Find sales representative jobs.
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How to write the perfect cover letter
We spoke to some job search experts to find out what you need to know to write the perfect cover letter.
Your cover letter is typically the first impression you make with the hiring manager, so you’ll want to put in the effort necessary to get it right. We spoke to some job search experts to find out what you need to know to write the perfect cover letter.
Pick your purpose
Of course your goal is to get the job, but there are several kinds of cover letters that can help you achieve that goal — and knowing the kind you want to write will help you get yours right. “They all have a purpose,” says Brenda Collard-Mills, owner of Robust Resumes and Resources. “There is the traditional cover letter to reply to an advertised job, a networking cover letter, a cover letter targeted to recruiters, the direct mail cover letter and the pain cover letter,” which addresses a specific pain point the company may have and how you would be able to solve it. “Research when to use each type and incorporate as many as possible when conducting an active job search.”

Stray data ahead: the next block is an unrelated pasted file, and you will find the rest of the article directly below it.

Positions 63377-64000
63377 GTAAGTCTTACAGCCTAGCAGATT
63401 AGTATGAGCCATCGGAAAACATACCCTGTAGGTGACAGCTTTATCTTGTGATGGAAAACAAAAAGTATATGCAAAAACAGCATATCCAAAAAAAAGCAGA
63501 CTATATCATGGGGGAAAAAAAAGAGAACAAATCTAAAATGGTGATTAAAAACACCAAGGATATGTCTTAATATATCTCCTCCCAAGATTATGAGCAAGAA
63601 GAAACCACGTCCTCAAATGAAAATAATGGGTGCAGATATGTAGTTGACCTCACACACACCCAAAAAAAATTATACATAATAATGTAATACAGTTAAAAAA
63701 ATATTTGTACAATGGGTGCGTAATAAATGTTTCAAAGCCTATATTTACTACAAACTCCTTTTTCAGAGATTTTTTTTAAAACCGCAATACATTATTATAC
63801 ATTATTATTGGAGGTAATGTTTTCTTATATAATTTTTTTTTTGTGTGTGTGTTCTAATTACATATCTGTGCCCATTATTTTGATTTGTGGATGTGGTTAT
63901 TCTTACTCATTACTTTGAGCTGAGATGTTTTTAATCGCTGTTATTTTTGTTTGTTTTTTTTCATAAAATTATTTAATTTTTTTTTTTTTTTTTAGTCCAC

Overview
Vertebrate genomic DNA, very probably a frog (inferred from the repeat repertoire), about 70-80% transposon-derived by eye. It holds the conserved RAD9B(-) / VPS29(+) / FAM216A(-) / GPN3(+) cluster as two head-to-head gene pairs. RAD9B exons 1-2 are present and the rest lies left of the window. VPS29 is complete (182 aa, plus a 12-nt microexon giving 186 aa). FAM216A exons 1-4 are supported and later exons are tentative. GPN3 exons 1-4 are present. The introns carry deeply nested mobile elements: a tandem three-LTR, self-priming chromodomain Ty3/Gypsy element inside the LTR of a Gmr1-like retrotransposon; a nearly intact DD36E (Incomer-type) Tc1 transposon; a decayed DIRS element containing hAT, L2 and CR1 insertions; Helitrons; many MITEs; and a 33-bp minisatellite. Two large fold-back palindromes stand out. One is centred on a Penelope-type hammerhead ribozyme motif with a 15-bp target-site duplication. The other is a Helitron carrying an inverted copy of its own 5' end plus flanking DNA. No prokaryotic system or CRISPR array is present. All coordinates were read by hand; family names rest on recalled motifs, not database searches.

Reflect the company’s culture
Go beyond using keywords from the ad and find a way to make your cover letter reflect what the company is all about. “For example, if applying to a data analysis, statistically focused company, your cover letter should be equally quantified and appealing to data-thirsty readers,” says Erik Bowitz, of the nonprofit organization Copy My Resume. “If you are applying for a position in a young, creative company then your cover letter should be more casual and fluid, using words like active, social or even organic to better reflect the ideals of the individuals you are hoping to work with.”